Updated 2016-08-05 18:04:48 by spjuth
What: nagelfar
Where: http://nagelfar.sourceforge.net
Description: Nagelfar is a Tcl application to read a Tcl program and provide static syntax analysis - information regarding Tcl syntax errors like missing braces, incomplete commands, etc.
Currently at version 1.2.3.
Updated: 2016-08-05
Contact: peter dot spjuth at gmail dot com

This tool by Peter Spjuth performs static syntax analysis. It is, moreover, extensible, with a customizable exposed syntax database.

See the project page for features and fixes in 1.2.1+.

escargo 2014-06-24 - The Sourceforge download link is for the version 1.1.12, and the link from the Sourceforge page to http://nagelfar.berlios.de/ doesn't bring up the expected project page. Peter Spjuth 2015-02-07: The sourceforge site should be in better shape now. A lot was lost in the hasty transition form Berlios.

With version 1.1.11 support for 8.6 is getting better. OO support is still not very friendly but possible. For anyone who wants to try, there are some experiments in the repository: http://git.berlios.de/cgi-bin/cgit.cgi/nagelfar/tree/ootest

As of June 2004, Version 1.0.1 is available. This version can process {expand}, but "[t]o get it to work you still need to generate your own syntax database from 8.5, and run Nagelfar in an 8.5 interpreter ..."

RLH: {expand} is changing to {*}. Just an FYI.

Peter Spjuth: As of version 1.1.6, {*} is supported, and in version 1.1.8 the old {expand} was removed.

From version 1.1, Nagelfar can help with simple Coverage Analysis.

Is there interest in teaching nagelfar about Itcl?

Peter Spjuth: Checking OO code is tricky. I personally don't use Itcl but checking Tk gives similar problems. Once I figure out how to do it well (and get enough time to do it) I'll probably start with Snit since I occasionally use that. After that Itcl is probably not too much work, but it is far into the future unless someone else does it.

The problem with OO is basically that with [cmd arg arg] it is obvious what command is checked, but with [$obj arg arg] you need to know what kind of object is contained in $obj.

RLH I tried 1.1.3 on OSX and I do not seem to be able to build a syntaxdb:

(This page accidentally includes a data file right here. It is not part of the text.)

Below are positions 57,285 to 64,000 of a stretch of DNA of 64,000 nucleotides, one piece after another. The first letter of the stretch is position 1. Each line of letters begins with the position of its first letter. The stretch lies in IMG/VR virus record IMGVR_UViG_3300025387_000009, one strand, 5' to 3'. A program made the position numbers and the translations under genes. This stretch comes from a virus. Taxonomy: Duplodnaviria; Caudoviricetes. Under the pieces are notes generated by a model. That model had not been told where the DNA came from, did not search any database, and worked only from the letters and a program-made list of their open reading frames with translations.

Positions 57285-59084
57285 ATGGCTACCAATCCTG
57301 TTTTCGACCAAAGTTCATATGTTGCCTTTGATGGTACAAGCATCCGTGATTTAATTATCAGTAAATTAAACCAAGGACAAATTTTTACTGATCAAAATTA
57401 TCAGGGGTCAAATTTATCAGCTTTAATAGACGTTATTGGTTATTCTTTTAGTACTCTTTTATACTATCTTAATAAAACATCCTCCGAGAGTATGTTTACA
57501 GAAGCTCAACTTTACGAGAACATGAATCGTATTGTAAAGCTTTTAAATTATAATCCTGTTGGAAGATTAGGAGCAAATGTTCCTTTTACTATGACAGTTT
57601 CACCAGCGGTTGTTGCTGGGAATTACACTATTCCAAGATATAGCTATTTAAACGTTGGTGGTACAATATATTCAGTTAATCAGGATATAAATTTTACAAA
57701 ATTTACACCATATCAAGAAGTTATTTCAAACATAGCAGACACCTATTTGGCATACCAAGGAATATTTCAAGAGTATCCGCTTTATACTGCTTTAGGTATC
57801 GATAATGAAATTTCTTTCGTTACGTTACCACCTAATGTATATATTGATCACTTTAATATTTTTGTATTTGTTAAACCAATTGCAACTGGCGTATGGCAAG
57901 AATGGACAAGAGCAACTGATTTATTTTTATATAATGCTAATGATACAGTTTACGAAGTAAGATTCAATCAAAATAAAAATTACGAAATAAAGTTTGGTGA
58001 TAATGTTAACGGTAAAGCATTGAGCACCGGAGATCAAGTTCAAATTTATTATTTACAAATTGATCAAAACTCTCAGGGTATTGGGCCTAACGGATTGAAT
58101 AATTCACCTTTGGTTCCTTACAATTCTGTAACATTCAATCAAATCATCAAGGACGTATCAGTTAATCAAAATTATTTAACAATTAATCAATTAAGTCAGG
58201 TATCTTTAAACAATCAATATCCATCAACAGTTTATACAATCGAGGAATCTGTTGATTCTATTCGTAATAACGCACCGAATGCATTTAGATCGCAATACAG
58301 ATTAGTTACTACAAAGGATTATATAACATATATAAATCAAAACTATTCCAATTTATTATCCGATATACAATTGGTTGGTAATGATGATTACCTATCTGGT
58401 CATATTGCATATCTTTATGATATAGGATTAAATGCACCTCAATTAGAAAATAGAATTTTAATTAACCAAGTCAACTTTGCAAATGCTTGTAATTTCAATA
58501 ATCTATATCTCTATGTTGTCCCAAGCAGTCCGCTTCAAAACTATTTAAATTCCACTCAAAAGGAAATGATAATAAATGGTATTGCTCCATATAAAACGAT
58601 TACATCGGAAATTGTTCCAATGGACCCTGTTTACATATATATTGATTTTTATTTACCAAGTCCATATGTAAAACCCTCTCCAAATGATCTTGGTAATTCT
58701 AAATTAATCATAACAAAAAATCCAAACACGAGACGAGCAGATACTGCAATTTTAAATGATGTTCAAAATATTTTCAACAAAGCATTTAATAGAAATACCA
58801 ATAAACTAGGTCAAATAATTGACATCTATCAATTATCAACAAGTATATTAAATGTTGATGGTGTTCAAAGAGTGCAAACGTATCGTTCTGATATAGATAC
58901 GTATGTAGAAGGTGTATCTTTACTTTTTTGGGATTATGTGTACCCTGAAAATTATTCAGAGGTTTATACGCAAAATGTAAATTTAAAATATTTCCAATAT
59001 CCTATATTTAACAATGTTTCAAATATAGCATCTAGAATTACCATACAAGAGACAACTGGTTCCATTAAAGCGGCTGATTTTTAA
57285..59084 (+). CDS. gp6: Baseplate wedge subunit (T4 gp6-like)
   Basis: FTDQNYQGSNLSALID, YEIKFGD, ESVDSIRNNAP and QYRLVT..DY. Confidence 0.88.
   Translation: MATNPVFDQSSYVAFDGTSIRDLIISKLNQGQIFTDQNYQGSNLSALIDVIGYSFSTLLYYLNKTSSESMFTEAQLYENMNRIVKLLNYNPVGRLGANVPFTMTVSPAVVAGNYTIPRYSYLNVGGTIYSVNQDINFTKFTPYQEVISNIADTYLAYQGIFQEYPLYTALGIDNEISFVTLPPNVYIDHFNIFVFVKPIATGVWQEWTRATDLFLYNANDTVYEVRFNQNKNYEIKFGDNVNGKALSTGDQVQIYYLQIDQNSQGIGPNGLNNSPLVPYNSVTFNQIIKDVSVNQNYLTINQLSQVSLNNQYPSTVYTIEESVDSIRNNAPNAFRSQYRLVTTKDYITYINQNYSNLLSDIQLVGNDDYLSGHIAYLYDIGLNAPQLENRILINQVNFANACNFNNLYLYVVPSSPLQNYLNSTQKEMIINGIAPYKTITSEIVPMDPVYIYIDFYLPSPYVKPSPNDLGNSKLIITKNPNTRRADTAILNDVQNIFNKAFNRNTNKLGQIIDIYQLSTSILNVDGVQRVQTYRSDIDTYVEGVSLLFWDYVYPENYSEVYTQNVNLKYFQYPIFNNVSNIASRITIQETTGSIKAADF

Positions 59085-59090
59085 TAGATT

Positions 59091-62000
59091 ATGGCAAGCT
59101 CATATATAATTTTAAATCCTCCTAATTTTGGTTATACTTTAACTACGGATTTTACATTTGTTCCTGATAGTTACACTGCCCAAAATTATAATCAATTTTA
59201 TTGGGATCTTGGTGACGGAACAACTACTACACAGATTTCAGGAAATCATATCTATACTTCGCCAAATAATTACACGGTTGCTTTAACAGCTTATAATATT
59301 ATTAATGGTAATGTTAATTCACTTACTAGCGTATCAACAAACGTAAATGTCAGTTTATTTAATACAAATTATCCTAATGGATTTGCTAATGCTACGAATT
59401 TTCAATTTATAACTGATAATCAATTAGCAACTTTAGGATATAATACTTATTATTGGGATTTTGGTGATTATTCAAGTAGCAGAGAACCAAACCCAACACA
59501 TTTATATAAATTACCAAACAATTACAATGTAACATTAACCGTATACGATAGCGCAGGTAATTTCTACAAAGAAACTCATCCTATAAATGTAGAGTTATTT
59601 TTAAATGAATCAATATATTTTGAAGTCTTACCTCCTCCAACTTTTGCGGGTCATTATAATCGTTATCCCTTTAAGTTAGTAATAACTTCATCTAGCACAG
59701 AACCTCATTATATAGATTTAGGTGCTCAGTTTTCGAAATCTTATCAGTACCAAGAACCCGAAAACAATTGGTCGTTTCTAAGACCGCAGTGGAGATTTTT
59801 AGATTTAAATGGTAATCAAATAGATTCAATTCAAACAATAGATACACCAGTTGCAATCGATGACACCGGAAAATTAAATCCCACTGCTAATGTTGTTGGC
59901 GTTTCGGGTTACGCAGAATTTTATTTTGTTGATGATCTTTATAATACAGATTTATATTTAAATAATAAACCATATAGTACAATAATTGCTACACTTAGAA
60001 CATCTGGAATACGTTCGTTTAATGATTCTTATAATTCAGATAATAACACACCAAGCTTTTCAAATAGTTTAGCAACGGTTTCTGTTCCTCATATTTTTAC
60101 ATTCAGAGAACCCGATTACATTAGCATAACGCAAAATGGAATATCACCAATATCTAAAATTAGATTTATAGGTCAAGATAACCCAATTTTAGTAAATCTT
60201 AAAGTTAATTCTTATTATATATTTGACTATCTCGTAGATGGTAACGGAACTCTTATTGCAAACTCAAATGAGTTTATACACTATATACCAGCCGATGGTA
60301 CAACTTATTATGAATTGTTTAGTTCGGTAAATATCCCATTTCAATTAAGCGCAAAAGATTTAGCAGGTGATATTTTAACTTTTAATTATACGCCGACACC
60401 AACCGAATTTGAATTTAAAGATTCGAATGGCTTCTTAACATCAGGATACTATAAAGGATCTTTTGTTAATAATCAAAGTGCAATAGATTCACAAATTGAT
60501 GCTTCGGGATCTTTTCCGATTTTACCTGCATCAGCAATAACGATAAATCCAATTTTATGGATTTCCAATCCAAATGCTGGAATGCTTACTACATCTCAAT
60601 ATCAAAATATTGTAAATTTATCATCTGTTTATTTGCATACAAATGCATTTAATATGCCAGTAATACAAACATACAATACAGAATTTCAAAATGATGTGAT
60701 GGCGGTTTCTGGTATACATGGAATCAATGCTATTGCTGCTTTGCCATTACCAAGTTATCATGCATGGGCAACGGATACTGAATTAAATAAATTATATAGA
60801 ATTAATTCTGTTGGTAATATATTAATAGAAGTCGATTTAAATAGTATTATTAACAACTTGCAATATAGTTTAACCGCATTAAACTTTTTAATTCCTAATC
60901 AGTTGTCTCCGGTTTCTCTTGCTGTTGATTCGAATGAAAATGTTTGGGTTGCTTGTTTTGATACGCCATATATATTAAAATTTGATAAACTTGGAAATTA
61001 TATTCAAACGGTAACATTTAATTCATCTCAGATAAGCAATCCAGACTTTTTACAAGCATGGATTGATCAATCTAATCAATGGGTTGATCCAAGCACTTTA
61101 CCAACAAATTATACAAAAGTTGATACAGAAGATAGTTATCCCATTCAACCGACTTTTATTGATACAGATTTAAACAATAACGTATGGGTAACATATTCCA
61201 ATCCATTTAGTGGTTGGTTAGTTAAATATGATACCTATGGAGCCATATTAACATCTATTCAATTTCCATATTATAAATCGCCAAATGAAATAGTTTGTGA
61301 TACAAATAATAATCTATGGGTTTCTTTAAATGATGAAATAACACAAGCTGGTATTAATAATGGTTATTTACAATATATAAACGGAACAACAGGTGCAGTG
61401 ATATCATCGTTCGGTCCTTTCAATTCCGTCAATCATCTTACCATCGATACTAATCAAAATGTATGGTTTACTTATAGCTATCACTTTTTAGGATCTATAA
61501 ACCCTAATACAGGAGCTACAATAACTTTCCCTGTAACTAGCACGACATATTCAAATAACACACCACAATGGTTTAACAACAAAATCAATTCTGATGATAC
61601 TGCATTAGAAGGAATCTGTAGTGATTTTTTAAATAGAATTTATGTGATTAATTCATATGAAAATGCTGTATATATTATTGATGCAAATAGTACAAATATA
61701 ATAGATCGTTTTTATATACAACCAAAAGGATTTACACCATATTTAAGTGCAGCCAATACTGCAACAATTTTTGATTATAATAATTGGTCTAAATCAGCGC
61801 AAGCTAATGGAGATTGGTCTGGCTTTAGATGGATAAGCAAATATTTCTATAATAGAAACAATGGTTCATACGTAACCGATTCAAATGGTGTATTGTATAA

robert$ sudo tclsh syntaxbuild.tcl
 # Automatically generated syntax database.
 # Generated with syntaxbuild Revision: 1.25

 lappend ::dbInfo {Tcl 8.4.13 unix}
 set ::dbTclVersion 8.4
 set ::knownGlobals {argc argv argv0 auto_index auto_oldpath auto_path env errorCode errorInfo tcl_interactive tcl_libPath tcl_library  set ::syntax(TreeCtrlLoad) 1
 set ::syntax(after) {r 1}
 set ::syntax(append) {n x*}
 set ::syntax(array) {s v x?}
 set {::syntax(array exists)} l
 set {::syntax(array names)} {v x? x?}
 set {::syntax(array set)} {n x}
 set {::syntax(array size)} v
 set {::syntax(array statistics)} v

There was actually a lot more lines...

Peter Spjuth: You didn't specify an output file name, so you got it on standard out. Try 'sudo tclsh syntaxbuild.tcl syntaxdb.tcl'

RLH I will so that. I don't remember having to before though. : )

HZe 2006-07-23 I really would like to use a syntax checker for my project, but it is a bigger project, meaning that there are many files. Most of them are just defining packages and are used later in other files. E.g.:

file1.tcl
  proc square {x} {
      return [expr {$x*$x}]
  } 
  package provide file1 0.1

file2.tcl
  package require file1
  proc main {argv} {
      puts [square [lindex $argv 0]]
  }
  main $argv

I've read, that Nagelfar is using two passes, the first to detect the procs and the second to check them. Here, it would be necessary to detect procs in all files first, then in the second pass use the information to do the check on all files. Is this possible using Nagelfar or do I miss something?

Peter Spjuth: One way is to check all files in one command. Nagelfar remembers procs defined in previous files when it checks the next:
 > nagelfar file1.tcl file2.tcl
 Checking file file1.tcl
 Checking file file2.tcl

This does not work so well if you have cross-calls between files. Then you can generate a header-file before checking:
 > nagelfar -header myprocs file1.tcl file2.tcl
 Checking file file1.tcl
 Checking file file2.tcl
 Writing "myprocs"
 > nagelfar myprocs file1.tcl
 Checking file myprocs
 Checking file file1.tcl
 > nagelfar myprocs file2.tcl
 Checking file myprocs
 Checking file file2.tcl

RLH 2006-12-01: When using the exe version, is there a way to tell Nagelfar not to use the gui?

Peter Spjuth: I don't think so at present. If Nagelfar thinks you are running in wish, and thus do not have a stdout, it always go to GUI. If that assumption is still true and if it is different in the starpack is something I should look at. I have opened FR 2942 for this.

If you get the starkit and wrap it yourself with tclkitsh you can get a command line exe.

[John Hughes] 2006-12-15: I just want to clarify a couple of issues. If you have a large project, like 30KLOC of tcl/tk, and multiple directories, the best way to get Nagelfar to remember procs is to use the header file feature? i.e. I want to run it across all of the directories that comprise my project. And yes, there are some cross calls between some of the files.

Second, does it recognize itcl syntax yet?

Peter Spjuth: In that situation I think generating a header file is the best approach. This might be improved in a later release, FR 2979. No itcl support yet. FR 2569 is open for OO thoughts.

Lorance - 2011-09-13 18:04:07 - Updated 2011-09-17 05:31 PM

I created a compiler plugin for Vim to use Nagelfar to check Tcl files. This is now a more complete package and lives on vim.org. Details at Nagelfar-Vim.

Works best if g:nagelfar_file is pointed to the nagelfar.tcl file. This will use tclsh to execute Nagelfar on the currently open file. Works in Windows if tclsh.exe is in the path. Don't forget to enter ':compiler nagelfar' at some point, otherwise ':make' will use the default compiler.

RLH - +1